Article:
Calendars, multiple date fields, and sum with variable filter dates

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Calendars, multiple date fields, and sum with variable filter dates

Postby TMP » Mon Jan 14, 2019 2:02 pm

I have a Calendar table created using power query in PowerBI as described in Matt Allington’s excellent webinar, then added a SQL query for my sales data. The sales data has dates for both order entry (DATE ENTERED) as well as order invoiced (INVOICED DATE). I linked the invoiced date to the date in the calendar table, which works well for most everything I’m trying to do, but there’s one plot I’d like to generate that I’m really struggling to put together, and I’m hoping someone could nudge me in the right direction.

One thing I noticed is it seems like the behavior of DATE ENTERED is different than the INVOICED DATA when I reference the Calendar [date] in a table. I guess part of the issue is that INVOICED DATE is blank() if the order hasn’t invoiced yet, and maybe since Calendar [date] is linked to INVOICED DATE then I’m only seeing orders when INVOICED DATE has a value. But if I link to DATE ENTERED then the Calendar[date] is referencing the day the order was entered and not the day it invoiced, which doesn’t give me accurate measures for past performance.

The other problem, which might be related, is I’m trying to see the value of open sales orders over time – orders which have been entered but not invoiced. So for a specific date, what’s the sum of sales order values where DATE ENTERED>=Calendar[date]>=INVOICED DATE. I can filter this down properly in a table using visual filters and specifying a single date in both the date entered (on or after date filter) and invoiced date (on or before OR if blank filter), but what I’d really like to do is plot out the actual open orders total per day over a period of time to see how open orders is behaving.

Is there a problem with having two date fields? Anybody have suggestions on how to see the value of my open order book over time?

Thanks in advance.

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Re: Calendars, multiple date fields, and sum with variable filter dates

Postby MattAllington » Mon Jan 14, 2019 3:36 pm

you will definitely get different behaviour from the date column that has the relationship. Once you join the invoice table to the calendar table, you should use the date columns from the calendar table in your reports. This implies (as you have suggested) that the calendar table is actually an "invoice date" calendar table. It is not a "date entered" calendar table. There are at least 3 approaches. This raises a very important point being that the decisions you make at this time will impact the way your report works and in many cases, "how hard" it is to write the DAX and how easy it is to solve problems. You need to think through the options and make a decision - it is normally not clear cut.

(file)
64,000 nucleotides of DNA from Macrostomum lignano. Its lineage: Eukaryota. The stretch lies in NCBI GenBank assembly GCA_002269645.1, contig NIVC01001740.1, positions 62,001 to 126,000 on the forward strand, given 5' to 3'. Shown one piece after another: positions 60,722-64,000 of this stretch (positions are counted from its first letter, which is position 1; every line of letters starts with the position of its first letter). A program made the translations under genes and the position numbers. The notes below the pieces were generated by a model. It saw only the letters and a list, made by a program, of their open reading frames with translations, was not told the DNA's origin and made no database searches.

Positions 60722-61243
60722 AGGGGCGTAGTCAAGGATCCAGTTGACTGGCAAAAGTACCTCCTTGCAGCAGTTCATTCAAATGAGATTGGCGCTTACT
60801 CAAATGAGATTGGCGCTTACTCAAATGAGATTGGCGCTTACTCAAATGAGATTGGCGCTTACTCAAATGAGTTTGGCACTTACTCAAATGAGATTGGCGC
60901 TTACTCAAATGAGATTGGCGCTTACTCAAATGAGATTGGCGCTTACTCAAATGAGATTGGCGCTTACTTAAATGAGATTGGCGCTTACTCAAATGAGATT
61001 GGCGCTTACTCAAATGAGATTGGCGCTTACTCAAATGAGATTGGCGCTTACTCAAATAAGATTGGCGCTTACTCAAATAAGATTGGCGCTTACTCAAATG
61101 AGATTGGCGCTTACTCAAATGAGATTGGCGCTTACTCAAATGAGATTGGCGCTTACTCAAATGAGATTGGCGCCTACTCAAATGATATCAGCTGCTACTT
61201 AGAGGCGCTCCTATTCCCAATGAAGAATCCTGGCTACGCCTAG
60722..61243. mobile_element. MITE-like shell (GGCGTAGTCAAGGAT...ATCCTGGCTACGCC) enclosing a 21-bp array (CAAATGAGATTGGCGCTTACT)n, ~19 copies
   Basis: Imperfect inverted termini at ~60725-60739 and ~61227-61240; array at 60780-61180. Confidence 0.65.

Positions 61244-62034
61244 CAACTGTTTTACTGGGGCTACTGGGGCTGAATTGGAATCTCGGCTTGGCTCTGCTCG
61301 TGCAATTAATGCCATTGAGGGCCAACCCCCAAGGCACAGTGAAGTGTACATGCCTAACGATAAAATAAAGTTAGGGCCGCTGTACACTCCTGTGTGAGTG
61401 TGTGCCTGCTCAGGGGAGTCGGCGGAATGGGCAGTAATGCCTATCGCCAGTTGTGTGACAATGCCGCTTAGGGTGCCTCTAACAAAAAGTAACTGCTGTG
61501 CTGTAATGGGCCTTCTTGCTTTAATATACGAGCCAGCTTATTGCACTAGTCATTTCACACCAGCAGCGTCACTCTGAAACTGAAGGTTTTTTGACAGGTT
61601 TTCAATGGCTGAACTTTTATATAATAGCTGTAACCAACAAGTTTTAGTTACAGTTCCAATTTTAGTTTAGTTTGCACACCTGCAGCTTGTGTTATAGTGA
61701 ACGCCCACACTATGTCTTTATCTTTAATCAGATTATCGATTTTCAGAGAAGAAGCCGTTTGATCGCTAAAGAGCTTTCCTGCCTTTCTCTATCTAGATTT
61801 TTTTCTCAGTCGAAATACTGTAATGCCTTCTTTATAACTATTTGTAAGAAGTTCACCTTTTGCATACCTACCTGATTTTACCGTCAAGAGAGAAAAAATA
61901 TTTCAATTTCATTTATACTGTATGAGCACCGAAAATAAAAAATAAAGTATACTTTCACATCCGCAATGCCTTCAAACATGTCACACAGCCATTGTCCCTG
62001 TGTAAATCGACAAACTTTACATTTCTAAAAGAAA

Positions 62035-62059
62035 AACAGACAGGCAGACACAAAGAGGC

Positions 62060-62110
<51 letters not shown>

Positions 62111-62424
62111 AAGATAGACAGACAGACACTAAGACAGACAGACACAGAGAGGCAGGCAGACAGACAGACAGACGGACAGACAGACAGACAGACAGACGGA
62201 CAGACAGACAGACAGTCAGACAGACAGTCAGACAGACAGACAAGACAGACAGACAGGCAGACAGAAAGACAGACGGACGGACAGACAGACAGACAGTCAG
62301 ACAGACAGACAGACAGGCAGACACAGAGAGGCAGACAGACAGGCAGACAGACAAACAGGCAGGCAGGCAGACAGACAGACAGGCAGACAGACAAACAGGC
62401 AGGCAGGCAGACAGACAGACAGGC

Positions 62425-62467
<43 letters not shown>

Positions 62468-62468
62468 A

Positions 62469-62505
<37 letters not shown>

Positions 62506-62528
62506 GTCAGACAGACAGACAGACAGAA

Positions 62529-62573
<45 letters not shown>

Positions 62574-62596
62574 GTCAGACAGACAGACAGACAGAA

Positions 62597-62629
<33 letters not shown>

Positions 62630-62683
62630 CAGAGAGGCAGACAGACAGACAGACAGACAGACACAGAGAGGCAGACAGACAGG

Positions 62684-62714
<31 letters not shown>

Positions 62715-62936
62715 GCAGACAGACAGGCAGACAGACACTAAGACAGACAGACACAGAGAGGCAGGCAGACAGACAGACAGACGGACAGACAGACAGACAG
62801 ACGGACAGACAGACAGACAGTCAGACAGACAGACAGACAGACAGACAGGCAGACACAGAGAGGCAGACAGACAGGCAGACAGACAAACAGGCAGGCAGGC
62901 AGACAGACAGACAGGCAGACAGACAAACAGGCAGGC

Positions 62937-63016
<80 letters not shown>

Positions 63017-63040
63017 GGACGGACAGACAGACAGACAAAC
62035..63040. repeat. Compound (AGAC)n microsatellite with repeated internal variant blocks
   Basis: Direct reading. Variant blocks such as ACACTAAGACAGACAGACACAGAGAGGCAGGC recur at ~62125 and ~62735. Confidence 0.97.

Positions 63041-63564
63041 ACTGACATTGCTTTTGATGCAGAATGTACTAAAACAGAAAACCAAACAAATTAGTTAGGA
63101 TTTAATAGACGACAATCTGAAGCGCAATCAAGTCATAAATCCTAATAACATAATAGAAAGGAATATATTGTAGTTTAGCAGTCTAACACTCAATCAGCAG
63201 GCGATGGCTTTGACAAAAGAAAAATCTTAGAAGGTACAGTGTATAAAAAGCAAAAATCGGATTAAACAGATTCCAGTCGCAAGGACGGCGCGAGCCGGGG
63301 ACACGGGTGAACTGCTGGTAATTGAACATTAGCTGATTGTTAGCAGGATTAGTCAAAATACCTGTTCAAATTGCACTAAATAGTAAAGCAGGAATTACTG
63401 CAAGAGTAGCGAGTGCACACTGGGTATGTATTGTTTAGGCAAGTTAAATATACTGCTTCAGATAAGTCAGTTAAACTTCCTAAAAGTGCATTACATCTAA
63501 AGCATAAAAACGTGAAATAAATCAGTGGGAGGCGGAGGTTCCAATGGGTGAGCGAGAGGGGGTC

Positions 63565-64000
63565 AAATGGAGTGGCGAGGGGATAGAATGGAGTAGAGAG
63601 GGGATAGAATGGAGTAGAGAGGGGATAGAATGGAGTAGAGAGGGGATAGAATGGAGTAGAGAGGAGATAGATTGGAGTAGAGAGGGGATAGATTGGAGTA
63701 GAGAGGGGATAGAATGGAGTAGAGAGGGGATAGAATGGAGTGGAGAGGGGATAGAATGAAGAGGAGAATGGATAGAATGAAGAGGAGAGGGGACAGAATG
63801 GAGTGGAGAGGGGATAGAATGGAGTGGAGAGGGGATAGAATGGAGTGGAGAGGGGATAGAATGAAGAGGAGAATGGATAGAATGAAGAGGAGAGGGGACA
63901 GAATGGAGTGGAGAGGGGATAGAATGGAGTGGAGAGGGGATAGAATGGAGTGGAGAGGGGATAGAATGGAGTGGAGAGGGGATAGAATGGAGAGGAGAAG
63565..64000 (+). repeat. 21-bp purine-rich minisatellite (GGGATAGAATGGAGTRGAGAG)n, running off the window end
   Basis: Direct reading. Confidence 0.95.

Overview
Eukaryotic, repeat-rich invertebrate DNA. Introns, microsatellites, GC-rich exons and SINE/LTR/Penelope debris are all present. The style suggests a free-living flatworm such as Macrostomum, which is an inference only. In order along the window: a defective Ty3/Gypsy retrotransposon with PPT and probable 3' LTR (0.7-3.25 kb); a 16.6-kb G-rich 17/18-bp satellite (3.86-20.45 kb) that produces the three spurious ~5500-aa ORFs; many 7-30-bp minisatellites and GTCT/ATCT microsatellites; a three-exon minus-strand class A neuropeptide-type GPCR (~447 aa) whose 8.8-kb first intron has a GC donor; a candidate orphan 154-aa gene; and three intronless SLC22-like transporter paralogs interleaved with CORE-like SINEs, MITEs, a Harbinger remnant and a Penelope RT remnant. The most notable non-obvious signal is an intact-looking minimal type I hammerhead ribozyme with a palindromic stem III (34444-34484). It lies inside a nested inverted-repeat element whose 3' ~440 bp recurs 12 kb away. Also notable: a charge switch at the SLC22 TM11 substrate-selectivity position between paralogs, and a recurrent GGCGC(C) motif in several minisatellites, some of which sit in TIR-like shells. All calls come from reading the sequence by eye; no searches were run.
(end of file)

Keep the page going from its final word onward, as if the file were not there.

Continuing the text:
1. Load a second calendar table. Rename the tables so it is clear which is which. Also rename the columns so you can tell the difference between Invoice Month and Date Entered Month.
2. Create an inactive relationship between the calendar date and the date entered. Write bespoke measures that use CALCULATE and USERELATIONSHIP to make it work.
3. You could pre-process the date data before loading to meet your requirements. I can't tell you how to do this because it depends on your requirements, but for illustration purposes you could create 2 new columns in the invoice table using Power Query on load (remove the 2 date columns you already have after the fact). Column1 Transaction Date, Column2, Transaction Type. Write a custom column that takes the invoice date if it is invoiced already and call the Transaction Type "Invoice". If the Invoice date is blank, then load the date entered and call the transaction type "Order Date" or similar. Then you have a single date column and you can report using the transaction type column as needed. The downside is you lose the date entered, but if that is an issue you can simply keep that column (don't delete it) or even calculate a "lead time" column that says how many days prior to invoicing was the entered date. There are lots of options.

Regarding your other problem, yes it is related. I suggest you choose the best approach above and then post back for advice on how to best solve this one. Regardless of your approach, you should be able to write a measure called "open orders" that handles the exact need and will just work.

I have an article on relationships here ... es-in-dax/
Matt Allington is Self Service BI Consultant, Trainer and Author of the Book "Supercharge Power BI".
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